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Iraqi army launches assault on Tikrit

Security forces attempt to take back town that fell to Sunni rebels last month, security sources say.

Last updated: 15 Jul 2014 08:23
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Tikrit fell to Sunni rebels led by the Islamic State group shortly after the start of their offensive in June

The Iraqi army has launched an assault to retake the rebel-held city of Tikrit, security officials said.

The operation on Tuesday is part of a two-and-a-half week long Iraqi offensive aimed at taking back the city, which fell to Sunni rebels led by the Islamic State group in June.

Iraqi state TV said security forces had successfully expelled Sunni rebels from the city and were in "complete control" of the area. Al Jazeera's Imran Khan, reporting from Baghdad, said officials were "very confident" about the claim.

Since the start of the Sunni rebellion led by the Islamic State group in June, both the government and the fighters have made conflicting claims of control over several towns, which are difficult to independently verify.

Kurdish leader: Baghdad's policies 'disastrous'

Kurdish fighters in northern Iraq have defended their territory against the rebels. 

Masoud Barzani, the leader of the Iraqi Kurdistan region, told Al Jazeera that he warned Iraqi Prime Minister Nouri-al-Maliki that Sunni rebels were advancing, but his offer to help was ignored, he said.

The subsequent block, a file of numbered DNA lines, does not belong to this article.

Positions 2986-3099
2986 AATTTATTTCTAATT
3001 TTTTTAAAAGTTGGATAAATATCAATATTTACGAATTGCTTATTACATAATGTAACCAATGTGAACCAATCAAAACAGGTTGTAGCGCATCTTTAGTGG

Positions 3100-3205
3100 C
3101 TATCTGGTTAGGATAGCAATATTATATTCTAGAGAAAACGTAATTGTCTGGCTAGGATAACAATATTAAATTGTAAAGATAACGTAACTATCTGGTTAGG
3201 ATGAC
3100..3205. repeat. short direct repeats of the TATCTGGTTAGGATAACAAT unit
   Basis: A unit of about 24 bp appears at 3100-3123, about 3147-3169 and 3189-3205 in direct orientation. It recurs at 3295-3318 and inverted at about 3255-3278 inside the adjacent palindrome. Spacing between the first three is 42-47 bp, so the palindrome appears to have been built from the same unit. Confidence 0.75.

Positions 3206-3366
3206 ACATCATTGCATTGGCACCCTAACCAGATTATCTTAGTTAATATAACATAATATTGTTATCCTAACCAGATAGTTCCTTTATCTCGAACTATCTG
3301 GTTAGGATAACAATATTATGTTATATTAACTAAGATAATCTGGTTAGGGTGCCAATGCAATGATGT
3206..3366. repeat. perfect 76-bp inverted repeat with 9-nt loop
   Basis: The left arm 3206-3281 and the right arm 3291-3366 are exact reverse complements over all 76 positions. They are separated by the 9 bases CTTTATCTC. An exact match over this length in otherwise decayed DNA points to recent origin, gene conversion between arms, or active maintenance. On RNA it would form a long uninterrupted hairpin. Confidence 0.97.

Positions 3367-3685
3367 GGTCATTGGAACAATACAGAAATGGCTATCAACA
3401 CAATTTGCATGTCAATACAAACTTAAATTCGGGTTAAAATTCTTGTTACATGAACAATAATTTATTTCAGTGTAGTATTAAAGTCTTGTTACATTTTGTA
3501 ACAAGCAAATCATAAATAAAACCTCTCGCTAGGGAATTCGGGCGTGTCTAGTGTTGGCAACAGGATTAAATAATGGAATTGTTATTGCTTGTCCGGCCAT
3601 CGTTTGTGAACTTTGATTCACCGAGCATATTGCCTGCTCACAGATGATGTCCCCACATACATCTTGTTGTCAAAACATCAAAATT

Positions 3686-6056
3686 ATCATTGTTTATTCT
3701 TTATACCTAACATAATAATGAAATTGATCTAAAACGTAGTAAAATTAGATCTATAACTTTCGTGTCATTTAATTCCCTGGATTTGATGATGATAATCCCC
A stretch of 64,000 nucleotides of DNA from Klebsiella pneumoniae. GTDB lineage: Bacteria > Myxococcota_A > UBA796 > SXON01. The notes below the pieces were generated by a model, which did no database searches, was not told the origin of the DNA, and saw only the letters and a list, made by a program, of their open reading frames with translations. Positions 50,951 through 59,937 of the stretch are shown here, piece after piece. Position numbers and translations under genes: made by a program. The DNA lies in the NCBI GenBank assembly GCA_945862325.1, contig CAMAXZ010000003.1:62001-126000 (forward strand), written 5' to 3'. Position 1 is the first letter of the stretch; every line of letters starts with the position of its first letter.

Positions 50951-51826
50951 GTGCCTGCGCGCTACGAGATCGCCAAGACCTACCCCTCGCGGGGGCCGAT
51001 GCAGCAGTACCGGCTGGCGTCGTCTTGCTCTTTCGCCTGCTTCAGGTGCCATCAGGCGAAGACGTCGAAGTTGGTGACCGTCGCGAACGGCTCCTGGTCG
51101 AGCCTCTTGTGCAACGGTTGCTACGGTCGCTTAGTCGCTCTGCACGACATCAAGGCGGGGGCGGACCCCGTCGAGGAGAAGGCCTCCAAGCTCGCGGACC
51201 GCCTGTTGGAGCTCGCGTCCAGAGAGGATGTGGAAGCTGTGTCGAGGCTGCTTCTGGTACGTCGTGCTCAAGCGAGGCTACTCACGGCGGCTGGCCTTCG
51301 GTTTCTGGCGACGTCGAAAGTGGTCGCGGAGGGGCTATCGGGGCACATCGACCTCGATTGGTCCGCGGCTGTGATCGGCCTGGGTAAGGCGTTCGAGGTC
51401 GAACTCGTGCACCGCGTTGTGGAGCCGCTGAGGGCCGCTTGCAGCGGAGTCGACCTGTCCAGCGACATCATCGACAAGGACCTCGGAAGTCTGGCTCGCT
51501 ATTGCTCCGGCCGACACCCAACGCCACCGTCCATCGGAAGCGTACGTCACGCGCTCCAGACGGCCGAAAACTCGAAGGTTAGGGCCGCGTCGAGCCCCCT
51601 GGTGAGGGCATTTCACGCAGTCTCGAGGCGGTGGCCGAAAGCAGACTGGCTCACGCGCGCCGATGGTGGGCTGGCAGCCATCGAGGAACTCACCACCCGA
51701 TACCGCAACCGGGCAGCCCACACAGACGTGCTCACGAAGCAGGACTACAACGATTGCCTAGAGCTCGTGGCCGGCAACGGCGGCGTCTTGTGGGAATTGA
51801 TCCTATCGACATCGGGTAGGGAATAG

"Six months ago I informed the Iraqi Prime Minister that the situation is deteriorating, especially in Mosul, it is dangerous. We offered to cooperate and have a joint operation to push this threat out of the area. But he didn't pay any attention to what I said," said Barzani.

"Instead of thanking Kurdish auhorities and negotiating a way to resolve the situation they attacked us," he added.

The army has been saying for a fortnight that its forces are on the outskirts of the city, which lies 160km north of Baghdad.

The city is a stronghold of loyalists of former president, Saddam Hussein, and ex-army officers who joined forces with the Islamic State group to take over large parts of north and west Iraq last month. 

Iraqi soldiers told the Reuters news agency that the military attacked from the village of Awja, about 8km south of the city.

The army retook Awja, the birthplace of Saddam, on the night of July 3, and has been trying to push north since.

Heavy fighting broke out in the Shishin district of southern Tikrit, they said.

Government forces retreated when Sunni rebels overran Mosul on June 10 and swept south to seize Tikrit two days later.

Shia armed groups are now fighting alongside soldiers and police,but there have been few notable victories for government forces since they began a campaign late last month to seize back territory.

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Source:
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